Crown Prince Nugzar Bagrationi-Gruzinski is the son of HRH Prince Peter Bagrationi-Gruzinski of Georgia (1920–1984), who was a prominent poet and the former Head of the Royal House of Georgia between 1939 and 1984. His grandfather, HRH Prince Alexander (1820-1865), was the son of HRH Prince Bagrat, the fourth son of King Giorgi XII of Georgia. Prince Peter’s life was full of tragedy, as he was forced to live in Soviet Russia. The Soviets knew that he was the rightful heir to the Georgian throne, and they did not want the political risk of native Georgians supporting the restoration of an independent Georgian kingdom. Despite imprisonment, Prince Peter continued to express his inner protest against the Soviet political regime through his poetry. He was part of the underground youth organization that secretly had been publishing anti-communist literature. One of his published poetry lyrics led to his arrest in 1946, and he was sentenced to the death penalty. Within this poem, the poet openly refers to his Royal descent and being the direct descendant of the great King Erekle II. Luckily, Prince Peter miraculously survived this punishment. In time, he became quite famous for his lyrics and Georgian songs. When the “Poet” Prince Peter (II) died in 1984, the headship of the Royal House of Georgia passed onto his son Crown Prince Nugzar Bagrationi-Gruzinski, who currently is the director of the Tbilisi theatre of cinema artists.
HRH Crown Prince Nugzar Bagrationi-Gruzinski is the rightful lineal successor of the last kings of united Georgia, the rightful successor of the last kings of the kingdom of Kartli-Kakheti, and the senior descendant by primogeniture in the male line of Giorgi XII. In 2006, the former head of the Imereti Royal House, HRH Princess Nino Bagration-Imeretinski (1915-2008), signed an important memorandum where she, on behalf of the Imereti royal branch, recognized the rightful claim and sovereignty of the Bagrationi-Gruzinski family over the rest of the Bagrationi lines.
HRH Crown Prince Nugzar Bagrationi-Gruzinski is married to Princess Leila Kipiani, who was born in Tbilisi on 16 July of 1947. They married on 10 February of 1971. The Crown Prince and Princess have two daughters: Princess Anna (born 1976) and Princess Maia (born 1978). Princess Leila descends from one of the western high noble families of Georgia.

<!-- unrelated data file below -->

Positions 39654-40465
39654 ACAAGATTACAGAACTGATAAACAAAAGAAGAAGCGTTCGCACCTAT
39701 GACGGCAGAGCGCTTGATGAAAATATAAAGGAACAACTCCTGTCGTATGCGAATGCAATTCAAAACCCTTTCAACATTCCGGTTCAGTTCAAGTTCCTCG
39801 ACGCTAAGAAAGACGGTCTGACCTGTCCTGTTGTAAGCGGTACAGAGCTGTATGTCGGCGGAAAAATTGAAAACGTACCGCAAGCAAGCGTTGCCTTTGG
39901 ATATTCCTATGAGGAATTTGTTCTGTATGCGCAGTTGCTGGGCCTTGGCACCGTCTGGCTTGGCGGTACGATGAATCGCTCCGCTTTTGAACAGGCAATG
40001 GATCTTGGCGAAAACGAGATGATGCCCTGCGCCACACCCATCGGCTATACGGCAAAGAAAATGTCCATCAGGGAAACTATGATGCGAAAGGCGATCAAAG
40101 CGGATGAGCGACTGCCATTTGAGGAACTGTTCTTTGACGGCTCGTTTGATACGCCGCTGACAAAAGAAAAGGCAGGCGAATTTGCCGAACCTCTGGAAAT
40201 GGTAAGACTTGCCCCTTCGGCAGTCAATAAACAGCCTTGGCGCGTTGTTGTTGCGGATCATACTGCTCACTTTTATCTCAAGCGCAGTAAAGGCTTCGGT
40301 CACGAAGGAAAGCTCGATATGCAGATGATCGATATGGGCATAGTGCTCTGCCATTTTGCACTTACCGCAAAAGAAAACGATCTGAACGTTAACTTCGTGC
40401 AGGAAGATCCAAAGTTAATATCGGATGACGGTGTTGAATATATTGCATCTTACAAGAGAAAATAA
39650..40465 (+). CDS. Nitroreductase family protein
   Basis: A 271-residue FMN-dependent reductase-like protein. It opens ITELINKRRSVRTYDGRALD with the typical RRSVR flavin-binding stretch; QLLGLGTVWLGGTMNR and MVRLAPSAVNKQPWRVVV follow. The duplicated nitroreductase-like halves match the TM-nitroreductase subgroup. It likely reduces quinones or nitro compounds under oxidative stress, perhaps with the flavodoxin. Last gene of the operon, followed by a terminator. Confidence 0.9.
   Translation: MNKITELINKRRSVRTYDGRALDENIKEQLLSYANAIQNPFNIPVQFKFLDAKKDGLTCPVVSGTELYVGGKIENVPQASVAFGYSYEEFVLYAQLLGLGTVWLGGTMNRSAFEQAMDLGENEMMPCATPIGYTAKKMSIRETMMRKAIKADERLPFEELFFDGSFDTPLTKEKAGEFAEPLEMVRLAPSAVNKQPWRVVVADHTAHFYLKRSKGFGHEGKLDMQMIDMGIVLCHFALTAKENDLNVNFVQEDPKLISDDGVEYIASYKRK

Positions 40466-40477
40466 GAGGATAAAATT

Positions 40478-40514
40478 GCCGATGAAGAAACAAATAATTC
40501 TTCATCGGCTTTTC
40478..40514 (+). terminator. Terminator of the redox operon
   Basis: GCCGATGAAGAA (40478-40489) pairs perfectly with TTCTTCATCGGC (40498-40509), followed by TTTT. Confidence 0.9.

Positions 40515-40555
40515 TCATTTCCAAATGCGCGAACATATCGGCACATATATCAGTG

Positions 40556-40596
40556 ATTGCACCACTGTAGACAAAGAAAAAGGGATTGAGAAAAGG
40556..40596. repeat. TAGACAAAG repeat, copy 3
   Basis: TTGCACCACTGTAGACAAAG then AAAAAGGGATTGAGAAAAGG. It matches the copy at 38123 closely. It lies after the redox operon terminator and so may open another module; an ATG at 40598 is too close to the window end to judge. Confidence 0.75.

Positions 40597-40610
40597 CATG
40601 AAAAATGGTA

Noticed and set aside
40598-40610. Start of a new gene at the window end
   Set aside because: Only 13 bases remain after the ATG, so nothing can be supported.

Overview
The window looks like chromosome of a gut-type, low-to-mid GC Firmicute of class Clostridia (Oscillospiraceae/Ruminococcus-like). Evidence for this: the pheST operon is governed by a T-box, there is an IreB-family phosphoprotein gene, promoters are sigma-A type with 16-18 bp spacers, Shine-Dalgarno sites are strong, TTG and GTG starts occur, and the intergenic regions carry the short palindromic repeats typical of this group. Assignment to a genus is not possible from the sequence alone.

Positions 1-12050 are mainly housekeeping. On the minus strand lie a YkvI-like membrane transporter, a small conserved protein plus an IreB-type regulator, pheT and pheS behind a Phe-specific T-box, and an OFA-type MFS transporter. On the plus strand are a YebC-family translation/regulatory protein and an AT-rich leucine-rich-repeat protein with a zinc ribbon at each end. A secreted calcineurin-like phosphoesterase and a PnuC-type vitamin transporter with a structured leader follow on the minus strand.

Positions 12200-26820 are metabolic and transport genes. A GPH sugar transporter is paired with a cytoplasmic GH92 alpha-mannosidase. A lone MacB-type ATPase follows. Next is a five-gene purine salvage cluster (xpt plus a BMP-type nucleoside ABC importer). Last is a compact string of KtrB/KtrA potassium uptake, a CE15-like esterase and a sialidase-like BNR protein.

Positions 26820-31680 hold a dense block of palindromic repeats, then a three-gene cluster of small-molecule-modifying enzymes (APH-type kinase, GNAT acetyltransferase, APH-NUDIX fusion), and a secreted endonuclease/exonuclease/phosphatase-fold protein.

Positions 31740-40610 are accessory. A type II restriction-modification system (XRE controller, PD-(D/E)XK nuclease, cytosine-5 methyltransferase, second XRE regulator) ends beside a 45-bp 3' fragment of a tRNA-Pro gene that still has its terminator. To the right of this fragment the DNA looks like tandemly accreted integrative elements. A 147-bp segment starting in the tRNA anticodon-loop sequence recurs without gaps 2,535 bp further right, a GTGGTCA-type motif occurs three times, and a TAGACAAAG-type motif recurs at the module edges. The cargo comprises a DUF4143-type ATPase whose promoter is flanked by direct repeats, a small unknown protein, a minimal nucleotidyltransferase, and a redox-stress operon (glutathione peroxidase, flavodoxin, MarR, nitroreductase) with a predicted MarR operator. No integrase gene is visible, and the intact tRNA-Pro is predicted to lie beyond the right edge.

Like his father, HRH Crown Prince Nugzar Bagrationi-Gruzinski also experienced hardships during the Soviet regime. For example, when his theatre company had overseas commitments, the Prince was always denied a visa by the Soviet government. The Soviets were concerned that allowing the Prince to go abroad could allow him to claim his legitimate rights. Despite this hardship, Crown Prince Nugzar Bagrationi-Gruzinski continued to stage various performances, even in challenging circumstances. Today, he is actively involved in the teaching and training of drama. Additionally, he is involved in directing various stage performances. This is in addition to his obligations as Head of the Royal House of Georgia.
On 18 December of 2007, Crown Prince Nugzar Bagrationi-Gruzinski met Kristiina Ojuland, the Vice-President of the Riigikogu (Parliament of Estonia). Ms. Ojuland paid homage to the Bagrationi dynasty and its extraordinary contribution to Georgia.
On 23 February of 2010, Crown Prince Nugzar Bagrationi-Gruzinski participated in a national conference with several high ministers of the Republic of Georgia and distinguished scientists. Within this conference, Crown Prince Nugzar Bagrationi-Gruzinski was rightfully introduced “as the successor to the Georgian throne”. In his speech, he emphasized the importance of the world community’s legal evaluation of crimes committed against the Georgian people.
On 21 May of 2010, a conference on the Circassian tragedy was held in Tbilisi. Within this, an intellectual work entitled “Pages of the History of the 19th century Caucasus” was presented. The event was organized by the “Fund of Caucasus” and attended by various members of the Georgian Parliament, important guests, and famous scholars. Crown Prince Nugzar Bagrationi-Gruzinski had a prominent role in addressing the audience with words of salutation.